It’s easy enough to use a blow dryer to dry your dripping wet hair. But how do you achieve a salon blowout at home? That’s the real question — and, lucky for us, experts have answers.
To achieve the look that professional stylists do on your hair, you need the right tools, techniques, and practice. In this article, I’ll share what I learned about how to blow dry hair according to beauty experts and enthusiasts.
I am one of those people who approach blow-drying as crudely as possible. I take my dryer, point it at my head, and blast my wet hair with heat. And then I wonder why my hair turns out wavy and frizzy. I recently decided to put a stop to this madness and find out how to blow dry hair without frizz and damage.
Here’s what I learned.
My first hair dryer was a hand-me-down from my mom, and my 17-year-old self didn’t care much about its features and functionality. It blasted super hot air that got the job done so it was good enough for me. I learned later on from a stylist friend that the perfect blow dryer should reduce the time it takes to dry my hair, which can help minimize hair damage. She suggested to look for features like multiple heat settings and a cold air setting to close hair cuticles. My quest to find the best ones introduced me to Babylisspro and T3, which are my absolute favorites. Meanwhile, the Drybar Buttercup Blow Dryer and REVAIR Reverse Hair-Dryer are among the popular choices, with the latter being favored by curly-haired babes.
Those extras that come in the box? They’re there for a reason. Using the nozzle that comes with your blow dryer is essential for keeping air flow concentrated and preventing frizz. So make sure to attach it before you use your dryer!
If your hair is straight or wavy, and you’re aiming for a smooth finish, use a concentrator nozzle to direct air to a specific section and minimize flyaway hair. Meanwhile, if you have curly hair and you want to define your curls, use a diffuser nozzle to spread hot air out and preserve your curls minus the frizz. Yes, beauty comes with its own set of complications.
Cutting down the heat you apply to your hair is key to preventing dryness and producing a shinier blowout. This one I learned from the pages of Marie Claire 一and ultimately, my mistakes. Since blow-drying is a regular styling choice most of us make, it is important to exercise caution by setting your blower to the lowest or medium heat level. Additionally, towel drying or air drying your hair to remove as much moisture as possible will reduce the amount of time you spend blow-drying. Totally makes sense, now that I think about it.
Another great tip: Don’t forget to apply a heat protectant. It’s like sunscreen for your hair. A word of caution, though: heat protectants are formulated for specific uses, (e.g., only for wet hair.), so, make sure to use the right protectant at the right time.
Apparently, a round brush is ideal for creating waves and straightening hair. But picking an ideal round brush depends on your hair type and the results you’re aiming for.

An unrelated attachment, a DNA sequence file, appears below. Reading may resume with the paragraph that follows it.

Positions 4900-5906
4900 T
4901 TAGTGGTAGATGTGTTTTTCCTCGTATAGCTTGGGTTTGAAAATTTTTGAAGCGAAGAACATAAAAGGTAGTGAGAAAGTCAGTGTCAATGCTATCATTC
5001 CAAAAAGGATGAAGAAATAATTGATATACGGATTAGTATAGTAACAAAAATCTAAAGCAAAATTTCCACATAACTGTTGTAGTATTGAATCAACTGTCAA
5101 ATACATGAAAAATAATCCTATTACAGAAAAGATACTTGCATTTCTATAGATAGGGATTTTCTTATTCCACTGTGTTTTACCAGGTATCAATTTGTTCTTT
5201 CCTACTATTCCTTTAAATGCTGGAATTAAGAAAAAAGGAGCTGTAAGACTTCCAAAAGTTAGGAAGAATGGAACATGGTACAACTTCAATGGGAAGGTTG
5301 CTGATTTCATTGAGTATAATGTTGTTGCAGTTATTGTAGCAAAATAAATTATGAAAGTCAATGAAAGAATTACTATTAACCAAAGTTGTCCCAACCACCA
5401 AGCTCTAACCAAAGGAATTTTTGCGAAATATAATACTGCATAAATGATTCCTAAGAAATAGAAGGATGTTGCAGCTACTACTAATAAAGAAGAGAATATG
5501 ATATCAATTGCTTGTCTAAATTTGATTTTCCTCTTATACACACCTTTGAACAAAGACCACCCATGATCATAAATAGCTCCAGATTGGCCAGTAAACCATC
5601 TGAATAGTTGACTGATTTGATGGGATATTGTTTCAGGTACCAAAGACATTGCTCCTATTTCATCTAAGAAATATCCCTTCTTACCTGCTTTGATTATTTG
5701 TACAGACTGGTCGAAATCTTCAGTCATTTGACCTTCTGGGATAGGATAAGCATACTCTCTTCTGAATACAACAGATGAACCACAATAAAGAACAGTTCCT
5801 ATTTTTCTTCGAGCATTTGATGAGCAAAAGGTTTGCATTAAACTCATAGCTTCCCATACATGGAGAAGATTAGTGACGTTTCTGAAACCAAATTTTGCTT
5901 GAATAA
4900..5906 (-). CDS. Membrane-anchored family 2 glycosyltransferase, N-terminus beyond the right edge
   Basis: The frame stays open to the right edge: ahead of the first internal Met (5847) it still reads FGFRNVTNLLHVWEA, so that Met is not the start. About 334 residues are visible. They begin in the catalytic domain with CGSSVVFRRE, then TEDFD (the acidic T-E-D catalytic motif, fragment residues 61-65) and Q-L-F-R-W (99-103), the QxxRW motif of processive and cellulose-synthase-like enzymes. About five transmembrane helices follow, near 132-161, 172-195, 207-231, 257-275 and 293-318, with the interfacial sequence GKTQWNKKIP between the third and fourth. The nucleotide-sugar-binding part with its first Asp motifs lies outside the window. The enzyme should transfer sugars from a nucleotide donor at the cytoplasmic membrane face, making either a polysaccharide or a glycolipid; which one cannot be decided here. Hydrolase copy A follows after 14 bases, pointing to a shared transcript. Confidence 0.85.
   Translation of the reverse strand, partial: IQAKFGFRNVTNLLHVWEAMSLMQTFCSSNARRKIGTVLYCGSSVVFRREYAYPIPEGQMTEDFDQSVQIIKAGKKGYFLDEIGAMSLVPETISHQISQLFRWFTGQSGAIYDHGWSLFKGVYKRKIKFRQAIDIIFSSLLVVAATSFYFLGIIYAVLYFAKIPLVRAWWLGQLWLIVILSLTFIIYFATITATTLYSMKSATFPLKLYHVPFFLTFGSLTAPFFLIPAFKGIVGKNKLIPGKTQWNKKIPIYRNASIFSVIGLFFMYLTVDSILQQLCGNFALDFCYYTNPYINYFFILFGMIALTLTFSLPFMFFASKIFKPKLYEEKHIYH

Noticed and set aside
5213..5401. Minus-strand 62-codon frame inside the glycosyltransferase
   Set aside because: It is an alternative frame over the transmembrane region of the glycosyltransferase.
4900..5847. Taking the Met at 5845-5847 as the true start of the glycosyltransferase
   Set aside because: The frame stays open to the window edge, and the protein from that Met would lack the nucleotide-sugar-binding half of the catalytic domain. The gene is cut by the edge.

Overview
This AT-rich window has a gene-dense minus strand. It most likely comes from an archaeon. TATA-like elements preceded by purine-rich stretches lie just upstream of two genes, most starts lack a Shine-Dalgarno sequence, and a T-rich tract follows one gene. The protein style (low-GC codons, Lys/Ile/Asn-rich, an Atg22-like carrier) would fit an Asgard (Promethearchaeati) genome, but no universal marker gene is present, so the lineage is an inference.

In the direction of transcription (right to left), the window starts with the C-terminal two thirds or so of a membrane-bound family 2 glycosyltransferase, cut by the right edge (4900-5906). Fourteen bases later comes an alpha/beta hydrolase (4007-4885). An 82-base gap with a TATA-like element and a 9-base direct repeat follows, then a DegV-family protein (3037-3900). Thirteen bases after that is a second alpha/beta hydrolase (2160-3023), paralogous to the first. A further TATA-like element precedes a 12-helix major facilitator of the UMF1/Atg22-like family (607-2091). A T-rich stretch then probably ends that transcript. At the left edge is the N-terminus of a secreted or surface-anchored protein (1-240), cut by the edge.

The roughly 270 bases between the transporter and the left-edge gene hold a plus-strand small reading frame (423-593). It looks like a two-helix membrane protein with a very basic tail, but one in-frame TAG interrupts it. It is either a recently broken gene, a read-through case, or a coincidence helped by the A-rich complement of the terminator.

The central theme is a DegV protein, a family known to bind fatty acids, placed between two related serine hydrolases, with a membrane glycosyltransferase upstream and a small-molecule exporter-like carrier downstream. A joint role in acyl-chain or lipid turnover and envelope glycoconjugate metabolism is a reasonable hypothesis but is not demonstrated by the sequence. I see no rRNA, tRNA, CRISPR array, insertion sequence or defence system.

Here’s the lowdown from my hairdresser: Most hair stylists use a round brush especially to create a bouncy and voluminous look. Brush bristles matter, too. Boar bristles are delicate and suitable for most hair types. But in particular, people with coarse hair can achieve a smoother style with boar-bristle brushes like the one from Silk Elements. On the other hand, porcupine-bristle brushes (e.g., Frizz Defense) are perfect for both fine and thick hair. How’s that for hairbrush 101?
Parting your hair into neat sections is essential for saving time, but it’s even more helpful for people with thick hair. The front section is usually the first to dry but the most challenging to style. Just think of those unruly bangs and cowlicks. So, start with that and then work your way to the back of your head.
Here are more pro tips: To keep the dried strands in place use no-bend hair clips. Then, section the rest of your hair into manageable parts and use your large round brush to dry them properly. Ensure that each section is 100% dry before moving to the next because leaving a bit of moisture might cause that part to fall flat later on. Also, it’s crucial that you angle your hair dryer downwards to make the cuticle shiny. To add volume, blow dry from root to tip.
Last but not least, choose one finishing product to make sure that your hard-earned look lasts longer. This is a recommendation I got while shopping for hair products at my local beauty product store. It could be a hairspray, serum, dry shampoo, cream, or oil. But be careful not to use too many different ones at once. Also take note that hair type plays a role in choosing products for styling and finishing. Those with thick hair don’t need to worry about their hair staying in place so they can opt for a light styling product and finish with a heavy styling cream to prevent flyaways. Meanwhile, those with fine hair need a stronger styling product and a light finishing product.
If you’re just as clueless as I used to be about how to blow dry hair perfectly, I hope you learned a thing or two from this article. Here’s a quick recap to ensure you remember it: invest in a good hair dryer, use the right nozzle, minimize the use of heat, and buy a great round brush. Start your blowout by sectioning your hair, and finish with the right product.
If you’re looking for a detailed guide about drying your hair, read this article next: How to Dry your Hair
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